The West Virginia Shoot Out: Killing Rock The Untold Story Part 4

The events would lead to the men going on the run. Two men would run to West Virginia, one man would attempt to run to Florida, and one man would flee to parts unknown.

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The Failed Arrest Attempt

Taken from the photo Henan Fleming and his family in West Virginia. Donated by Nancy Wright Russell
Taken from the photo Henan Fleming and his family in West Virginia. Donated by Nancy Wright Russell

As we have already stated in The Killing Rock: The Oft Told Tale part 2, there was a failed arrest attempt made. The events of July 17, 1892 would lead to the men going on the run for what they presume is for their very lives. Two men would run to West Virginia, one man would attempt to run to Florida, and one man would flee to parts unknown.

Cal and Samuel Henan Fleming, along with Doctor Marshall Benton Taylor, and possibly Henry Clay Adams were at the Cleft of the Mountain. The men were there awaiting for a response to the three letters that were sent to the Sheriff to escort them to Wise County to give evidence to the events.

R.D. McFall would ask the Sheriff to become deputized to go retrieve the men. It was agreed upon and 20 men went with McFall to the Cleft of the Mountain. It did not go well as a shoot out occurred. It was not until after the shoot out that the Sheriff would learn that McFall and Taylor were actually enemies.

R. D. McFall and Booker Mullins would both testify that Booker had slipped in the mud and his weapon discharged. Both testified that Doc Taylor and the Flemings only began shooting at them after Booker’s rifle discharged… Both had tried unsuccessfully to express that Taylor and the Fleming’s opening fire upon the posse was in some way a surprise to them. Both received a scathing reprimand from the judge.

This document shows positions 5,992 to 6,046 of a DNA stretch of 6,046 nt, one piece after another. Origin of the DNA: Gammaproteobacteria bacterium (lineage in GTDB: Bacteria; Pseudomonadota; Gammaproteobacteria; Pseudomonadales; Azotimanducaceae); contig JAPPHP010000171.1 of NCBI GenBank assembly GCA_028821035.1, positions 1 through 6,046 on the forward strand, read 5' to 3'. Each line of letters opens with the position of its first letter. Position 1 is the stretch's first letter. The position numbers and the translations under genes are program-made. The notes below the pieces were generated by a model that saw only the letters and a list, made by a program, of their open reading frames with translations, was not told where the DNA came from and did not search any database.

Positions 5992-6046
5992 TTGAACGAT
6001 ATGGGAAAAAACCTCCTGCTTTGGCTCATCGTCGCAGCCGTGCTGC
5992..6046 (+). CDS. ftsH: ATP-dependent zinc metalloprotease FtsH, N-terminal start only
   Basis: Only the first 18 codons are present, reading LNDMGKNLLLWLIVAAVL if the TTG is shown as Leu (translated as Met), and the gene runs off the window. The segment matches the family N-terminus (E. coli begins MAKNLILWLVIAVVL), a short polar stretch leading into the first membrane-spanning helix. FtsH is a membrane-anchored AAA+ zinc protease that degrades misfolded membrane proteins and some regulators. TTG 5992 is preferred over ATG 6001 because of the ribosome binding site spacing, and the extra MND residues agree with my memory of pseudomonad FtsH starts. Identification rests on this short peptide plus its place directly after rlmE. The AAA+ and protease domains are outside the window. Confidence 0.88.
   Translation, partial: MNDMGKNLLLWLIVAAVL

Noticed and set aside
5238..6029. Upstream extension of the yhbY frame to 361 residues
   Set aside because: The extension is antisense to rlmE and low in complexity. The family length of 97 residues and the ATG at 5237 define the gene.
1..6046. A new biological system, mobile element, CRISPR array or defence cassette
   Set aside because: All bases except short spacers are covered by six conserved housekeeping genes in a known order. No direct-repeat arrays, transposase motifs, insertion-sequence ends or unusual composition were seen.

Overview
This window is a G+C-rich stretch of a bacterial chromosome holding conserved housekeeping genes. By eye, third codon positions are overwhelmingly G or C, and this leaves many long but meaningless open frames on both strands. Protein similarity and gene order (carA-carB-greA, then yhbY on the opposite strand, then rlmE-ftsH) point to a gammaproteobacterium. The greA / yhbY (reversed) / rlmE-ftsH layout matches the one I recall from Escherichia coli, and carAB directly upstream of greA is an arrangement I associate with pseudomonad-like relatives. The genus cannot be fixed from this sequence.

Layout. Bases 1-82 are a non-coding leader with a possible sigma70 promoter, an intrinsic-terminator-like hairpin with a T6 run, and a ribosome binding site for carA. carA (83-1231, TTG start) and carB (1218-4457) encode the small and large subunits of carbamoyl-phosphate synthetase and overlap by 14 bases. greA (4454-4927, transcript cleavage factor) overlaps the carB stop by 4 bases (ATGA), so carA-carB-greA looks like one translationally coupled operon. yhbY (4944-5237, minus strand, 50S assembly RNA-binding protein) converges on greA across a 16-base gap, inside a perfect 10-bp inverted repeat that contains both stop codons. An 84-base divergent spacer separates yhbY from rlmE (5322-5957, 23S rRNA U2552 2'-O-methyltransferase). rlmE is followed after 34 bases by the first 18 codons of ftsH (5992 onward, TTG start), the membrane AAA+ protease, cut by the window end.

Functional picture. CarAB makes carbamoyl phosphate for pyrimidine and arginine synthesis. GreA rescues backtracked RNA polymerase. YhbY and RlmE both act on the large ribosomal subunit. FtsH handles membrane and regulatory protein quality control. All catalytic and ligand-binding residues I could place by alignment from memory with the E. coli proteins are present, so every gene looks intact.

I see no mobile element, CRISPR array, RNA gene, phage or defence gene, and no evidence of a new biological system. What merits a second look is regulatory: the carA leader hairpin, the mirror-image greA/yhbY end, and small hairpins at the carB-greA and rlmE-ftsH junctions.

Scattered to the Four Winds

Preston McCalvin Fleming taken from a photograph taken from an unknown source of the Fleming Family. Donated by Nancy Wright Russell
Preston McCalvin Fleming taken from a photograph taken from an unknown source of the Fleming Family. Donated by Nancy Wright Russell

The four men fearing for their lives would go into three different directions trying to escape from what they thought was a murder attempt. Only Henry Clay Adams would never be found until he was acquitted in 1901 after he had already posted bail after he had turned himself in on June 1892.

It has never been stated in any of the stories where Henry went during his time on the run. There are some theories that he went to Missouri, but no evidence has been found if that is where he actually went.